Textile Society of America


Date of this Version



Crosscurrents: Land, Labor, and the Port. Textile Society of America's 15th Biennial Symposium. Savannah. GA. October 19-23. 2016.


Copyright 2016 by Ruth Katzenstein Souza.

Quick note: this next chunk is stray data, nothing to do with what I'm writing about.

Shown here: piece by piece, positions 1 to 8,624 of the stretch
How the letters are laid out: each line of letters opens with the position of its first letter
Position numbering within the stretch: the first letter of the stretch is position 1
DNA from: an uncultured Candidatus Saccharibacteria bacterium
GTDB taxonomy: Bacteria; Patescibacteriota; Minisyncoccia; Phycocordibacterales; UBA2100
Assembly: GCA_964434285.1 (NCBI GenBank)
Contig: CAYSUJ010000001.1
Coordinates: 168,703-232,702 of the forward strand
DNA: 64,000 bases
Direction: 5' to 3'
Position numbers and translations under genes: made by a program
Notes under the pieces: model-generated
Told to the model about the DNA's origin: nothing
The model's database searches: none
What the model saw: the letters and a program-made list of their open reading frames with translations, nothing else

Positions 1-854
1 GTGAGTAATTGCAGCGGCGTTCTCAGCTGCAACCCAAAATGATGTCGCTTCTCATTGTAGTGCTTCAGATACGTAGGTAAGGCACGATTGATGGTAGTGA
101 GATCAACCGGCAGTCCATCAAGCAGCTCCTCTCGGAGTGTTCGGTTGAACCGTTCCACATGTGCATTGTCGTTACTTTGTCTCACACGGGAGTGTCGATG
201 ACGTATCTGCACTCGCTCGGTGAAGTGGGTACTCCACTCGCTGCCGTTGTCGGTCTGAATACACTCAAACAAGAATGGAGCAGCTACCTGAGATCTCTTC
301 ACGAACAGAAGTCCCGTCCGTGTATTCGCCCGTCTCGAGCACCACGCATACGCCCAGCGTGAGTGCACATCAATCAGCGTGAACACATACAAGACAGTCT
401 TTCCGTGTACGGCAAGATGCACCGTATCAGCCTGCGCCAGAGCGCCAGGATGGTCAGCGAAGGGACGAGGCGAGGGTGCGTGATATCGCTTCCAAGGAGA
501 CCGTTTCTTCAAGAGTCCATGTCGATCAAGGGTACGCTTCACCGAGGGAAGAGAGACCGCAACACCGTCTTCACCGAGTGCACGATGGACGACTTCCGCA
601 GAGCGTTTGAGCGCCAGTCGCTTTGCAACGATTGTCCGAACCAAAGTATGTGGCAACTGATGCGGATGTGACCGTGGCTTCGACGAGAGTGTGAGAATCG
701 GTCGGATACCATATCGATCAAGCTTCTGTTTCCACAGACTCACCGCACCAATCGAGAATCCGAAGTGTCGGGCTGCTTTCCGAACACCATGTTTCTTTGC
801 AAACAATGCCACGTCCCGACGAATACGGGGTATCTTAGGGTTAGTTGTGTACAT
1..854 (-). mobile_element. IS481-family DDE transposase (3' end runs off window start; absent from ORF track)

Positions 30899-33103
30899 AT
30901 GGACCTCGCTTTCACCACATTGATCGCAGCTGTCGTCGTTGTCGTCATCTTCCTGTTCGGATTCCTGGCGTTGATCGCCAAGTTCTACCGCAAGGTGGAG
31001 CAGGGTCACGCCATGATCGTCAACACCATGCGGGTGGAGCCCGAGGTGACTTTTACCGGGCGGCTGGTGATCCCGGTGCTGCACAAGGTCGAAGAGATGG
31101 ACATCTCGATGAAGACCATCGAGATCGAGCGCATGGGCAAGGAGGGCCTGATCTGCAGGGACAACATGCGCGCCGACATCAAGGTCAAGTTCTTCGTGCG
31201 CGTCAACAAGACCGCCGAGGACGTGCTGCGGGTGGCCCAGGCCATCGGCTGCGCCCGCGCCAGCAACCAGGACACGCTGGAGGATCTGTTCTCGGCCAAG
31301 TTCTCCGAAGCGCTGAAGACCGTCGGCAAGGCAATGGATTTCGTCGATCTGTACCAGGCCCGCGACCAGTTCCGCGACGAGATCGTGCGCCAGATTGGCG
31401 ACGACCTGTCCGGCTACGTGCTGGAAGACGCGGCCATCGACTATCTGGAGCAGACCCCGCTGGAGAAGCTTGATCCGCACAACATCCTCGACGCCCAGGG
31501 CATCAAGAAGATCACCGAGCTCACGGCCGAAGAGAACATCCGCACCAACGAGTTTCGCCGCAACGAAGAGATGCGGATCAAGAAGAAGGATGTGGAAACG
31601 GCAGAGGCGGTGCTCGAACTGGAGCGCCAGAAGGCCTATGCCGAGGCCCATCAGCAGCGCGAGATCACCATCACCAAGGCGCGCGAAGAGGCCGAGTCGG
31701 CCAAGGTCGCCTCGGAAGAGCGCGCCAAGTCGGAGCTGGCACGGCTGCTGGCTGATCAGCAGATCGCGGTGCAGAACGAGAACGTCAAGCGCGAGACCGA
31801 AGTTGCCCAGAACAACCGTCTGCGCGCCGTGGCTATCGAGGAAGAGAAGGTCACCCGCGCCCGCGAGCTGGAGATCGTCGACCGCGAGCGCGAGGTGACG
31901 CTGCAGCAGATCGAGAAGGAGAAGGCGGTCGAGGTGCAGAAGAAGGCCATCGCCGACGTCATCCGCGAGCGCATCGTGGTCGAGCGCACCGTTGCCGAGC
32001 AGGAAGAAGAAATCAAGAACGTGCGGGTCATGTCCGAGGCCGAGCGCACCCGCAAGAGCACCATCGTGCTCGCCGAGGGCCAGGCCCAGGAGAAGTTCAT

There is a growing movement toward repair and mending to combat the waste and over consumption that is so toxic to our planet. The environmental damage caused by textile production is the second greatest source of pollution after the oil industry.2 In light of these immense issues that are complex and overwhelming I found myself asking; “what can I do to add to the repair of the world?” I realized that we need to mend what we can in our immediate life; to truly see what needs our attention and to assess what is broken and see beauty in the repair and the story it holds. Michael Meade, the mythologist, says it beautifully in his essay on Golden Mending, “Because the troubles of the world have grown so great and encompass both culture and nature, each person can find a crack nearby that can be turned into a golden seam.”3 This metaphor of stitching life back together is at the core of finding community through slow stitching in a fast paced world. The search for what can be gleaned and the combining of materials was not only instinctual but nurtured early in my life. The importance of making went back to my childhood where I would spend time with my grandmother in Shreveport, Louisiana. I played for hours laying out pretend quilts and landscapes with the scraps in the bottom drawer of her chiffonier. In this treasure trove she kept a bit of fabric from everything she made, just in case it was needed for mending. The first days of my arrival always spurred a trip to the fabric store to pick out a pattern and material. It was at this time that I learned the language of textiles; seersucker, pique and gingham in the summer; flannels, corduroy and velveteen for winter. The sense that clothing is seasonal, ceremonial and holds our memories was instilled by her and influenced all spheres of my life. When Granny travelled to see us, she always brought her mending kit (Figure 2), a small plaid case she made lined with felt that held thread, pins, needles, and a small ruler. This little case in my grandmother’s skilled hands transformed our clothing, this ability to alter and fix things became transformative for me. I too wanted those skills and spent as much time as I could by her side. In her capable hands, all the household towels, sheets and aprons were monogrammed. It was my grandmother that connected the sense of text and textiles for me. I also began embroidering and marking cloth as a way of valuing and focusing on the notion that nothing should be wasted or thrown out. Later in my life I made gallery installations of mending boxes to commemorate the sense of order and the belief in the sacredness of textiles that she passed on to me. This reverence, which I thought was Granny’s way, was deeply rooted in the worldwide traditions of reuse and stitching. This slow stitching connected us invisibly to the kantha makers in India, the Sind woman making ralli quilts, the Gees Bend quilters, and the boro traditions of Japan. Unknowingly I was initiated into these great traditions by this humble, unassuming woman.